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The government’s decision ensures that St Nicholas’ Church will remain a museum and concert hall

17. December 2018 - 15:45
Foto: Eesti Kunstimuuseum
Foto: Eesti Kunstimuuseum

The government and the Estonian Evangelical Lutheran Church (EELC) reached an agreement whereby the St Nicholas’ Church building will remain a branch of the Art Museum of Estonia and concert hall. St Nicholas’ Church is one of the few European museum in which church art is exhibited in a reconstructed historical house of worship.

According to the decision of the government, €6.8 million will be appropriated to the EELC from the 2018 state budget. And in turn, the EELC will withdraw its demand for the return of St Nicholas’ Church and the non-fixed assets that belonged to its congregation. The agreement means that the long-term dispute related to the ownership of the building has been resolved, and the research and exhibition of the objects of cultural value will continue in the church building, in which the state has created the most suitable conditions.

‘The long dispute about the ownership relationships has undoubtedly caused great uncertainty for the Art Museum of Estonia. Now it is clear that the building will remain a branch of the art museum, which is the best solution for the exposition of the priceless art treasures located in St Nicholas’ Church. This resolution will definitely please all the friends of culture in Estonia and abroad, because St Nicholas Church is not only a beloved exhibition space, but also one of the most valued concert halls due to its acoustics and atmosphere,’ said Minister of Culture Indrek Saar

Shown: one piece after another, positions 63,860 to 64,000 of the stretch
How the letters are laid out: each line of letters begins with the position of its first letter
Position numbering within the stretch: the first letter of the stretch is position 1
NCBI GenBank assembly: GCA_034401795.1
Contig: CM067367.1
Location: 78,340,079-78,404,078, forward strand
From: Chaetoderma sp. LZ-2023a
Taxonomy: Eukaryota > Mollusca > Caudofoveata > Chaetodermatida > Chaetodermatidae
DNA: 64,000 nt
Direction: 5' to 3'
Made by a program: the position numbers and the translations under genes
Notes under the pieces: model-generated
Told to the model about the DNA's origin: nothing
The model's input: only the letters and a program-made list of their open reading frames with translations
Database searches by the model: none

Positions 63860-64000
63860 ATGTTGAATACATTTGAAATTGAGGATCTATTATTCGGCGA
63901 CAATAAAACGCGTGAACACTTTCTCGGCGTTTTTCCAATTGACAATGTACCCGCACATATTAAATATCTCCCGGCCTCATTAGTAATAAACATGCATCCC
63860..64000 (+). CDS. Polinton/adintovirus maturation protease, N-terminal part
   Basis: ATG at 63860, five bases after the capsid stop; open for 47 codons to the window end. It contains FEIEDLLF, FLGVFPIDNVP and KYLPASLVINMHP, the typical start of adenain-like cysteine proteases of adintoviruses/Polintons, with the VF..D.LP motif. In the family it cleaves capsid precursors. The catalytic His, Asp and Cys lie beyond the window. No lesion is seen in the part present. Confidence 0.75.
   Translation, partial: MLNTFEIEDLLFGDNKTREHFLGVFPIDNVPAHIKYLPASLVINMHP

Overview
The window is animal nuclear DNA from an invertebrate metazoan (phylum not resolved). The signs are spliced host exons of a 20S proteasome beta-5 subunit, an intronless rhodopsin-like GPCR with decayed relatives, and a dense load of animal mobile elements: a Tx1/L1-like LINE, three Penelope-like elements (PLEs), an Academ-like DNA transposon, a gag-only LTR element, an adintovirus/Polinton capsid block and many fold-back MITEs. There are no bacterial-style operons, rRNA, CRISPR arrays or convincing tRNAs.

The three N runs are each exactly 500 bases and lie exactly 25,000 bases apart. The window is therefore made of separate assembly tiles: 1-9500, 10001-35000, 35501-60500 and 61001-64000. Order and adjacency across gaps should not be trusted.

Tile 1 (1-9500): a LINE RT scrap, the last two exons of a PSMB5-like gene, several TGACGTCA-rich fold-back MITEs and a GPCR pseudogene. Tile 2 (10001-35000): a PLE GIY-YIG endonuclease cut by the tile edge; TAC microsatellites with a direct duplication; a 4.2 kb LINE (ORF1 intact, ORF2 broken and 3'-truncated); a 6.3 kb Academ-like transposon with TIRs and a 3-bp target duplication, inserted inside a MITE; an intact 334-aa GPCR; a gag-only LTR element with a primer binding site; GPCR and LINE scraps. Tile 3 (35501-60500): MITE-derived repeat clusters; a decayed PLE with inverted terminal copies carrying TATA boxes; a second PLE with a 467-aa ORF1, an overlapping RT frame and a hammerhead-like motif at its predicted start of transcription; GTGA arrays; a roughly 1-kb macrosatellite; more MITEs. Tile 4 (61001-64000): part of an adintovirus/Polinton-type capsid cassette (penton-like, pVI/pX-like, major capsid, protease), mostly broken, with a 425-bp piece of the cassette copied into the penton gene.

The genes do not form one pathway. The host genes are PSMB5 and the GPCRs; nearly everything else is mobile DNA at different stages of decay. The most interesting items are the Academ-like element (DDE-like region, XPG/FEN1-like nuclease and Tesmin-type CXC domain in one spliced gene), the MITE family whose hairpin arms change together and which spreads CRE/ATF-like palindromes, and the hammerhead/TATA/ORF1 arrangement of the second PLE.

St Nicholas Church is one of the few European museums where church art is exhibited in a reconstructed historical house of worship. The Art Museum of Estonia’s collection of church art of the Medieval and Early Modern Periods, which is the most valuable and internationally important art collection in Estonia, is located in the church. The collection includes the Art Museum of Estonia’s most valuable examples of church art, such as the Hermen Rode Altarpiece, Bernt Notke’s Dance of Death and the St Anthony, or Passion, Altar.

‘After a long period of uncertainty during which the museum has done its best, a much greater feeling of certitude has been established for continuing our activities. We will be able to better care for and exhibit the church art. Our goal is to maintain St Nicholas as the centre of Estonian sacral art. To achieve this, the Art Museum definitely wishes to continue its cooperation with the church and we confirm that the priceless legacy is in good hands,’ added Sirje Helme, CEO of the Art Museum of Estonia Foundation.
The St Nicholas’ Church building itself is one of the best examples of sacral architecture in Estonia. The church was probably built in the mid-13th century. It was renovated in the 14th century and thoroughly rebuilt in the 15th century. The church became Tallinn’s most beautiful sanctuary, and today, both the St Nicholas’ Church itself and the exhibition of church art located therein are the pride of the Estonian nation.

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